The Strength of Paralympians

by: cancercompass

A few weeks ago, the Olympics concluded with much fanfare and celebration. Countries around the world united to honor the hundreds of Olympians who earned medals, in addition to the other athletes who were among the elite few to even qualify.

While the names we know such as Michael Phelps and Gabby Douglas have returned home and started a frenzied media tour, there are still 1,100 athletes from around the world in London right now competing in the 2012 Paralympic Games.

There are 170 medal events in total in these Paralympic Games: 96 track, 70 field and four road. The Paralympic Games is the world’s second largest major international multi-sport event, and the athletes who participate are living with a range of physical and intellectual disabilities.

While the competitions may not look exactly the same as what you might see in the Olympics, these athletes are even braver to have overcome even larger barriers to fight their way to the United Kingdom for this year’s Games.

During the Olympics, I noted a few athletes from around the world who competed in this year’s games after overcoming cancer. After a quick search, I discovered that there are numerous athletes in the Paralympic Games that have also fought the same fight. Some of these athletes – like Australian swimmer Ellie Cole – are at the Paralympics because of their battle with cancer, while others – like table tennis star Will Bayley – have fought cancer in addition to the original reason that led them to compete.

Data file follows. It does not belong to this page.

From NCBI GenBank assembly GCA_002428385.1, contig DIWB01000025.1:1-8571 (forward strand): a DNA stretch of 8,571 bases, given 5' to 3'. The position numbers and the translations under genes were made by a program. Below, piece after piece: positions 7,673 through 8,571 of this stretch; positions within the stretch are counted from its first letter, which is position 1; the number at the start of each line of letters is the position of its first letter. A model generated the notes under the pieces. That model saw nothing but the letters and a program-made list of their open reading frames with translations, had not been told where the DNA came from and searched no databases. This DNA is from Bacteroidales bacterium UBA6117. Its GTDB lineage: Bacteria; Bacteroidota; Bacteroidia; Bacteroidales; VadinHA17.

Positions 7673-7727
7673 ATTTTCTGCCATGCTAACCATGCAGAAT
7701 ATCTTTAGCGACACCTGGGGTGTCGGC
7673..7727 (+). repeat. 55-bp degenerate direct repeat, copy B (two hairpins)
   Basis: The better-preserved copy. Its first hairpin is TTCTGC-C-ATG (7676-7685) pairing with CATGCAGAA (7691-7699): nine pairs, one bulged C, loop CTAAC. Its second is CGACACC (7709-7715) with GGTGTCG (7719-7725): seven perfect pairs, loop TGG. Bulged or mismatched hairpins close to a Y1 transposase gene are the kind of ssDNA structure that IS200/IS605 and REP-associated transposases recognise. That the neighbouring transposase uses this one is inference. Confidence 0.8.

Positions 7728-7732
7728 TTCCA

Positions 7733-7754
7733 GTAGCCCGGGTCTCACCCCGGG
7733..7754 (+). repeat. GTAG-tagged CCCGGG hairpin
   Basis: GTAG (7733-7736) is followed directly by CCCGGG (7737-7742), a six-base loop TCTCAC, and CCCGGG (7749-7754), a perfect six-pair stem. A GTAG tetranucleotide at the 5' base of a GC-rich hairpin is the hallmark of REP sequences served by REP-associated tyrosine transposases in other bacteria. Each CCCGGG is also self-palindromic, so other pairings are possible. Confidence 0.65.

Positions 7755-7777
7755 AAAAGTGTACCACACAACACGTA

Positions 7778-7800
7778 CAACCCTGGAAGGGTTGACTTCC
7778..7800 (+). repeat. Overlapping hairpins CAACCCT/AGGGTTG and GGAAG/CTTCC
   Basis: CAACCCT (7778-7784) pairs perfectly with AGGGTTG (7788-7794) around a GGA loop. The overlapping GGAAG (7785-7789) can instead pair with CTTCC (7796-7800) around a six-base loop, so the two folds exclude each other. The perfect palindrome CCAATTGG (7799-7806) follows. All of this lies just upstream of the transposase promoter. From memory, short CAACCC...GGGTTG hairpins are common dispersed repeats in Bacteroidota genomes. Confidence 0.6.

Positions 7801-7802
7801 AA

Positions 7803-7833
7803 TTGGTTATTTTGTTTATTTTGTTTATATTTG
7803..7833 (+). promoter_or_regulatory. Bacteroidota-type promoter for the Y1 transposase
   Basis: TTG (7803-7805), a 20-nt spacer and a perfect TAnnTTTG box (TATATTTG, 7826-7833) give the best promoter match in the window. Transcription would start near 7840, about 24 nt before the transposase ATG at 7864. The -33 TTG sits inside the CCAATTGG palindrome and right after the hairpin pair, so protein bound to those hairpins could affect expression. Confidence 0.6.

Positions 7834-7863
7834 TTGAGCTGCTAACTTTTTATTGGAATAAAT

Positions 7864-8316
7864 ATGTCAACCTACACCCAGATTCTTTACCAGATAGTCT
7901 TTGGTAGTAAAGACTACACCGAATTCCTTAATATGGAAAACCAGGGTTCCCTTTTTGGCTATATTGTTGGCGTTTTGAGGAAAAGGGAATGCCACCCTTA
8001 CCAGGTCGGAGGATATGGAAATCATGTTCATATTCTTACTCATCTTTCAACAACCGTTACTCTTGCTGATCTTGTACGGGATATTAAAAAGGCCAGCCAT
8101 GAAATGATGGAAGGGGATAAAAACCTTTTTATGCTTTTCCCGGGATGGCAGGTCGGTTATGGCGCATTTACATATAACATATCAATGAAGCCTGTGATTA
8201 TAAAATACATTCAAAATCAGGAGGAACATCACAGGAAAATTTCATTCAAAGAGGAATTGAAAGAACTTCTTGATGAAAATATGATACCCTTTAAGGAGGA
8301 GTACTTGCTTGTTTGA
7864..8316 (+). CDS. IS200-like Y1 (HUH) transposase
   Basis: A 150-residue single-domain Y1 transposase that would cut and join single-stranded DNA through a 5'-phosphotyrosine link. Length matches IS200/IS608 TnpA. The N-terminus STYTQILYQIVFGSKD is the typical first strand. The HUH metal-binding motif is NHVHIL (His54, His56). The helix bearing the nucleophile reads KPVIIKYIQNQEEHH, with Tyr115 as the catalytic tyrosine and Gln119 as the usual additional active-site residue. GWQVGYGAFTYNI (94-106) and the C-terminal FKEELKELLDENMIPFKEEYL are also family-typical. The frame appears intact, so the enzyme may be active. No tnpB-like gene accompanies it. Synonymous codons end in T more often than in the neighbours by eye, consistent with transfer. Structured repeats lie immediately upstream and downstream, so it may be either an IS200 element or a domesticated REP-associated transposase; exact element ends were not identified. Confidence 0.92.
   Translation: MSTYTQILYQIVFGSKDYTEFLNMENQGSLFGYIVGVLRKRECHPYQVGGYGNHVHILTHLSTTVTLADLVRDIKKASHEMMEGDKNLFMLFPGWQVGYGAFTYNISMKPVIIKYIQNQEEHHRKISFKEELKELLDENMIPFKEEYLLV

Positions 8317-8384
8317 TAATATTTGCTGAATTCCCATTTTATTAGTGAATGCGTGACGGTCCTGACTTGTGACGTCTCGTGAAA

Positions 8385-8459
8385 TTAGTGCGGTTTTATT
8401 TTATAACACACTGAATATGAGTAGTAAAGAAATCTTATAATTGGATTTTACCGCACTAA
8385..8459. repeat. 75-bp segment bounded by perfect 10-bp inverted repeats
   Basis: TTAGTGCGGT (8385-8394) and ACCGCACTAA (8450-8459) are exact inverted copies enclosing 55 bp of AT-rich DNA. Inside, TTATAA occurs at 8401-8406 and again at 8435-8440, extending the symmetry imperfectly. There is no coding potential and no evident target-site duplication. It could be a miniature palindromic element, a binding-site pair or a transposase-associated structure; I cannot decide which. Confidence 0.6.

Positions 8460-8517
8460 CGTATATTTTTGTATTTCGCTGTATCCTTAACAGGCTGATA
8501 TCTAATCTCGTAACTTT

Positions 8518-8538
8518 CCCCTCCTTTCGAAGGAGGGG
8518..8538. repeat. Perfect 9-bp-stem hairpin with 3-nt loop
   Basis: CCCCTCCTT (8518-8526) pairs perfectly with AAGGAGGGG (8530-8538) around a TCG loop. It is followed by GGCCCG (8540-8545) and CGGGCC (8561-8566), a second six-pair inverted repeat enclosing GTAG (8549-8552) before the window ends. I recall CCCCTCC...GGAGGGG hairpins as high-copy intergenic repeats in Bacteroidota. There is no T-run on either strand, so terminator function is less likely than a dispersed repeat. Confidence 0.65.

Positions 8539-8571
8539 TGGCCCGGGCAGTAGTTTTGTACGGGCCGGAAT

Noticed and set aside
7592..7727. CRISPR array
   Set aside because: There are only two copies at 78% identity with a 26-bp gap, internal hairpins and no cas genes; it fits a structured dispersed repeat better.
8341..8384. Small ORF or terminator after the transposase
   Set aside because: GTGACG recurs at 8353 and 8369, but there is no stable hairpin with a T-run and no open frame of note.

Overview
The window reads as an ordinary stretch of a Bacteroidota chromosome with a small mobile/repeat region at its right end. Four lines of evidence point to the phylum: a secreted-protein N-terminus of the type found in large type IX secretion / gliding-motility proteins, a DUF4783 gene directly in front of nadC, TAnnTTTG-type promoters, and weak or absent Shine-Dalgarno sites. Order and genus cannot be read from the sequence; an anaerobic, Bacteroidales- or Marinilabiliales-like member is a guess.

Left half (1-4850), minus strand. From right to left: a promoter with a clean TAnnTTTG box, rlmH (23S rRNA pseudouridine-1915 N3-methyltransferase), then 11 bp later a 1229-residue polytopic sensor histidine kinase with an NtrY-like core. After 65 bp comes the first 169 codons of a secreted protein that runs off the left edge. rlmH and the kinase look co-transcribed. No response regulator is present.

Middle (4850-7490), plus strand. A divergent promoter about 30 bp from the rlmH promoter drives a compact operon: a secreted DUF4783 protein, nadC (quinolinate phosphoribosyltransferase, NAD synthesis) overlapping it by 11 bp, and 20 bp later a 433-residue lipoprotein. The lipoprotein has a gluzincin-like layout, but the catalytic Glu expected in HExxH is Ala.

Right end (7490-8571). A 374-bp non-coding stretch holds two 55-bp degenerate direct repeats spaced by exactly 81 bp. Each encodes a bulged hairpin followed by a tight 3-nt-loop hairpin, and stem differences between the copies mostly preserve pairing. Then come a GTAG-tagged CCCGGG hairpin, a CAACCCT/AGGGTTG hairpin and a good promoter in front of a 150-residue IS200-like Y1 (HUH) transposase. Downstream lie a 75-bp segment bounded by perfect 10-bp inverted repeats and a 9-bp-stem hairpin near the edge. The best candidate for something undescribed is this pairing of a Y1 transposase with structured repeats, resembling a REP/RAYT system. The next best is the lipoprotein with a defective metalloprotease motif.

Let’s take a look at some of these brave heroes:

Paralympic table tennis star Will Bayley of Great Britain was born with arthrogryposis, a rare congenital disorder affecting the joints of the hands and feet. As if that weren’t enough, at age seven he was diagnosed with non-Hodgkin lymphoma. He won Silver in the men’s singles class 7 this year.

Ellie Cole of Australia lost her right leg to a sarcoma when she was just three years old. She swam in Beijing in 2008, and will compete in seven total events in this year’s games. She has already won a Bronze in the 400m freestyle and a Gold in both the 100m backstroke and as part of the 4X100m freestyle relay.

For Germany, Heinrich Popow lost his left leg to cancer at the age of eight. Popow competes in 100m, 200m and long jump. He first competed in the Paralympic Games in Athens in 2004 and won three Bronze medals. In the Beijing 2008 Paralympic Games he won Silver in the 100 m. This year, Popow won a Bronze in the Men's 200m - T42.

Another Australian, 51-year-old Colin Harrison, lost his right arm to cancer when he was 28. He is the skipper of the Australian three-man Sonar yacht team.

From the U.S., Alison Aldrich of Nebraska represents her country in the sport of sitting volleyball. At the age of seven, Aldrich lost her right leg to bone cancer.

Congrats to these, and all of the other amazing athletes, who are competing in the 2012 Parlympic Games!